Basic Hints to Identify a Gumtree Spoofed email

Posted on Feb 16, 2015

Email spoofing is a kind of attacks which have been used by cybercriminals for long time; even though the number of people who are aware about them has increased for last years, therefore the number of victims is lower, they’re still using it, because I guess that it’s cheap to execute and they’re still generating profit with them.

This post is not for hackers, I’m not a hacker, I’m another common geek guy, hence not to expect to learn the next crazy hacking trending technique; Ive written it based in one of my experiences and I thought that it could be useful for people with no technical skills to know how these attacks happen and be aware about them.

The Scenario

The most of the free classified ads websites are constantly suffering of email spoofing attacks, because they have substantial web traffic of a lot of people making “business” deals in a non-regulated way, it means that nobody takes care of those deals which the most of them involve money exchange, so they are a good source of potential “clients” for cybercriminals.

I also use them for those purposes, however taking the same care that I take in the real life that basically is driven by one principle “don’t trust with anybody, except your mum!” (there is some sarcasm in that sentence).

Then, henceforth I will show you how I got a Gumtree spoofed email and the steps that I took to find out that it was spoofed email and hopefully you will get the execution pattern that they use to try to have a good business deal with you.

The Story

I had an ad published in Gumtree and I got an email which was trying to emulate an official Gumtree one.

The main point here is that we cannot see anything strange with a simple look; however the operational was not expected, Gumtree has never sent me an email with a link to see any request, and if you use it quite a bit, then you may start to suspect of it for that reason; nonetheless the operational could change through the time so it’s not a hint which could show us that it’s a spoofed email.

In my case, I could detect straightaway something very strange because the fake customer sent me a usual message through the ad’s contact form and when I just replied, 5 seconds later I received that email, hence too fast to write an email with that response even though Gumtree had forwarded me and email with a link to read the request. In this case it should be enough to discard this email and consider that somebody wants to cheat us, but if you hadn’t had the chance to realise that the email got into your inbox in that moment, you had probably realised that the email came just after your replied.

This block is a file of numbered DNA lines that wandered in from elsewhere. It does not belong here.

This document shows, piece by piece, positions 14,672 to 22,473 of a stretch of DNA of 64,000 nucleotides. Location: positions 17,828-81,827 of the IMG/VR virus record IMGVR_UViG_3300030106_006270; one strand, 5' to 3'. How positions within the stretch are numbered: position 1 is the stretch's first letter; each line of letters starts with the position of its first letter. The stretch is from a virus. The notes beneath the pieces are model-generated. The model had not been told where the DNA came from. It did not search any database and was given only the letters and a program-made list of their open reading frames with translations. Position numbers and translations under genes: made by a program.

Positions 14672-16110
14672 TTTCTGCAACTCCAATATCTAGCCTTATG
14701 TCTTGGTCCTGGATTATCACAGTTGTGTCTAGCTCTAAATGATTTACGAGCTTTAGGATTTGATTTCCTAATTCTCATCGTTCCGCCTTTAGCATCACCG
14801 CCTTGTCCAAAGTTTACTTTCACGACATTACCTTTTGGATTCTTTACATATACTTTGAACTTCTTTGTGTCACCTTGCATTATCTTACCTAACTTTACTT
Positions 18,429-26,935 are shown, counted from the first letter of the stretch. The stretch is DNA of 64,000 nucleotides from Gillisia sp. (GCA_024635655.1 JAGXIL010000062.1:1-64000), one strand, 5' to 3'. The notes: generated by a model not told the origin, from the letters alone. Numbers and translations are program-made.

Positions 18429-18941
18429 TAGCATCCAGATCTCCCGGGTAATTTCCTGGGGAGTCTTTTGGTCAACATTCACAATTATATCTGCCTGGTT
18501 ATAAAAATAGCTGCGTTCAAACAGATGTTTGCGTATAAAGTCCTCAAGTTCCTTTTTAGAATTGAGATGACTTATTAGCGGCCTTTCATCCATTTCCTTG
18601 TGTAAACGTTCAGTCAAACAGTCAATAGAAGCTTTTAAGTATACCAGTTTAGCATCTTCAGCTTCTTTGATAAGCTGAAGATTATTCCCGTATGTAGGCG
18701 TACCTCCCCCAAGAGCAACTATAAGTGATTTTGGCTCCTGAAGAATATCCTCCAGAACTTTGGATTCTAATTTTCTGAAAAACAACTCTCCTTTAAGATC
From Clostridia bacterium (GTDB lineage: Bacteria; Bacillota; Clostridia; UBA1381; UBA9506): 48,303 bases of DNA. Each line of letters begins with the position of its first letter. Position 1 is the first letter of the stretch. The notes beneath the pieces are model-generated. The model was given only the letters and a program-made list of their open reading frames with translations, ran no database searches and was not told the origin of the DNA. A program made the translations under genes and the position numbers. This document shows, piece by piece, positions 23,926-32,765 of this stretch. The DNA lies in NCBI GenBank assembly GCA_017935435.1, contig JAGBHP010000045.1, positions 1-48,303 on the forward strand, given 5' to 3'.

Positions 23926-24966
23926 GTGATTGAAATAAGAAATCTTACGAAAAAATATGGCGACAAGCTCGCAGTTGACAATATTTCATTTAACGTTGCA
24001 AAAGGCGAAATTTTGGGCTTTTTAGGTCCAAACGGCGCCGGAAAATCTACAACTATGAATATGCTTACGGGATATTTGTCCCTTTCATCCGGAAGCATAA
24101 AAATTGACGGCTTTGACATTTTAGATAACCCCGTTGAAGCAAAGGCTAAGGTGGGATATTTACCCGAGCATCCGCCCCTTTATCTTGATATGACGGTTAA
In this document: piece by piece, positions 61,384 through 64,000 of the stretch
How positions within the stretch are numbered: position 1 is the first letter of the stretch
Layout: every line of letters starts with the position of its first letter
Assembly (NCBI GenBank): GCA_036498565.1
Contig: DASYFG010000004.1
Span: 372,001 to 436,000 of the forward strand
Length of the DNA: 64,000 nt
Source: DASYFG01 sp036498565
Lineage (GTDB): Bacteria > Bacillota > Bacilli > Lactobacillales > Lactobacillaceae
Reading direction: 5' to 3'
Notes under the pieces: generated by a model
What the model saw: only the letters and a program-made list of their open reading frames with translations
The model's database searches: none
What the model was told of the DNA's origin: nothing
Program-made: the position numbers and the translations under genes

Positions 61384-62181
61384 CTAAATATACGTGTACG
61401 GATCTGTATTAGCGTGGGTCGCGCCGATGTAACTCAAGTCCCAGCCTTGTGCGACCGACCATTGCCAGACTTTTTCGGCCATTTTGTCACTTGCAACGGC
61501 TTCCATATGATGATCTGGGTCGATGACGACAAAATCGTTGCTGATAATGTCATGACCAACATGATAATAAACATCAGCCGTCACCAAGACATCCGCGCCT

Anyway I was further with it and I checked the email sender, because as you can see some email providers, in this case gmail, only show the name that user wants to show than the specific email address.

And thereafter, I checked the URL of the link, just only positioning my mouse pointer on top of the text link and looking the bottom of the browser window, where browser should usually show the full URL where the link points. The link wasn’t pointing any URL under domain name, therefore with this hint we should be enough suspect evidences to discard this email as potential customer request.

However, let’s give a small nudge to the world and report it as phishing therefore, don’t forget to report to Gumtree in the case it is related with, and if your email provider offers you any chance to do it, as it is the case of gmail, then do it as well.


In the Internet world, there are at least the same tricks to cheat you than in the physical world; using the common sense and being always aware is a must as probably you already do in the physical world, hence remain always vigilant and in front of a bad feeling, don’t do any step if you are not sure that it is secure and ask for advise if you think that you need help.

In the other hand, we need to put more emphasis to claim more security in the email systems, not only for confidentiality, but authenticity and non-repudiability too, which nowadays are already technically solved, however they aren’t commonly used, perhaps because nobody has found the way to spread them in an user friendly way, besides not to find a real business plan which can encourage investors to invest enough money to spread them.

In the time being, we could claim to the current email provider some easy built-in features which allow us to see

  • What is the real address of the sender
  • What URLs are pointing the text links

which, I think, they can be solved with simple text analysis and a little bit of design and user experience.

If you would like to read what there are behind the scene of the URL address linked by the email, don’t miss my next future post.

Take care.